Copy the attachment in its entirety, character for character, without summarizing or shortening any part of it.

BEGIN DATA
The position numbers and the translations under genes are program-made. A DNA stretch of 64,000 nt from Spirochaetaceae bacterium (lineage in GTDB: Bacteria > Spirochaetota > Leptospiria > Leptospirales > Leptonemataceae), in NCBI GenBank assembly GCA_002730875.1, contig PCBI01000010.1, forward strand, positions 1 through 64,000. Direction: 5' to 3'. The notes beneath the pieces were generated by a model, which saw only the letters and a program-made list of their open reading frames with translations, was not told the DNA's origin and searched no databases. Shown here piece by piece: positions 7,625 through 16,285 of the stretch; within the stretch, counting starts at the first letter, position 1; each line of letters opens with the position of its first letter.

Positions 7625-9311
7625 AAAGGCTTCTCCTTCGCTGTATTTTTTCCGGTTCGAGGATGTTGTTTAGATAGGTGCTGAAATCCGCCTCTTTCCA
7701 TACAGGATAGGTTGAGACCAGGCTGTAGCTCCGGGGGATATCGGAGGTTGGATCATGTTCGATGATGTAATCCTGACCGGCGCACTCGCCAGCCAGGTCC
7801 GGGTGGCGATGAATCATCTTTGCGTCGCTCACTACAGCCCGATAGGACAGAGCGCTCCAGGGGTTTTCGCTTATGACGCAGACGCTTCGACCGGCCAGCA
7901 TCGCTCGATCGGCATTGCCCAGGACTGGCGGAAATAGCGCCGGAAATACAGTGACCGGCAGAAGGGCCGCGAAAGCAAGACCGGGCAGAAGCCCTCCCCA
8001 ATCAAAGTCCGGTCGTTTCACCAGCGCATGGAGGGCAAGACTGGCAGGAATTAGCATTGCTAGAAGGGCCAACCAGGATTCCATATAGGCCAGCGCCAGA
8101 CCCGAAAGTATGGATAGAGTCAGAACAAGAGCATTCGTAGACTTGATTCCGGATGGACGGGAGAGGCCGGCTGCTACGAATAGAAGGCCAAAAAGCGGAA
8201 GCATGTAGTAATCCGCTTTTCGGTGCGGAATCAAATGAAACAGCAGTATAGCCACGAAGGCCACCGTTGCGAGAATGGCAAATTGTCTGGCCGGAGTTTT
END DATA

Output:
The position numbers and the translations under genes are program-made. A DNA stretch of 64,000 nt from Spirochaetaceae bacterium (lineage in GTDB: Bacteria > Spirochaetota > Leptospiria > Leptospirales > Leptonemataceae), in NCBI GenBank assembly GCA_002730875.1, contig PCBI01000010.1, forward strand, positions 1 through 64,000. Direction: 5' to 3'. The notes beneath the pieces were generated by a model, which saw only the letters and a program-made list of their open reading frames with translations, was not told the DNA's origin and searched no databases. Shown here piece by piece: positions 7,625 through 16,285 of the stretch; within the stretch, counting starts at the first letter, position 1; each line of letters opens with the position of its first letter.

Positions 7625-9311
7625 AAAGGCTTCTCCTTCGCTGTATTTTTTCCGGTTCGAGGATGTTGTTTAGATAGGTGCTGAAATCCGCCTCTTTCCA
7701 TACAGGATAGGTTGAGACCAGGCTGTAGCTCCGGGGGATATCGGAGGTTGGATCATGTTCGATGATGTAATCCTGACCGGCGCACTCGCCAGCCAGGTCC
7801 GGGTGGCGATGAATCATCTTTGCGTCGCTCACTACAGCCCGATAGGACAGAGCGCTCCAGGGGTTTTCGCTTATGACGCAGACGCTTCGACCGGCCAGCA
7901 TCGCTCGATCGGCATTGCCCAGGACTGGCGGAAATAGCGCCGGAAATACAGTGACCGGCAGAAGGGCCGCGAAAGCAAGACCGGGCAGAAGCCCTCCCCA
8001 ATCAAAGTCCGGTCGTTTCACCAGCGCATGGAGGGCAAGACTGGCAGGAATTAGCATTGCTAGAAGGGCCAACCAGGATTCCATATAGGCCAGCGCCAGA
8101 CCCGAAAGTATGGATAGAGTCAGAACAAGAGCATTCGTAGACTTGATTCCGGATGGACGGGAGAGGCCGGCTGCTACGAATAGAAGGCCAAAAAGCGGAA
8201 GCATGTAGTAATCCGCTTTTCGGTGCGGAATCAAATGAAACAGCAGTATAGCCACGAAGGCCACCGTTGCGAGAATGGCAAATTGTCTGGCCGGAGTTTT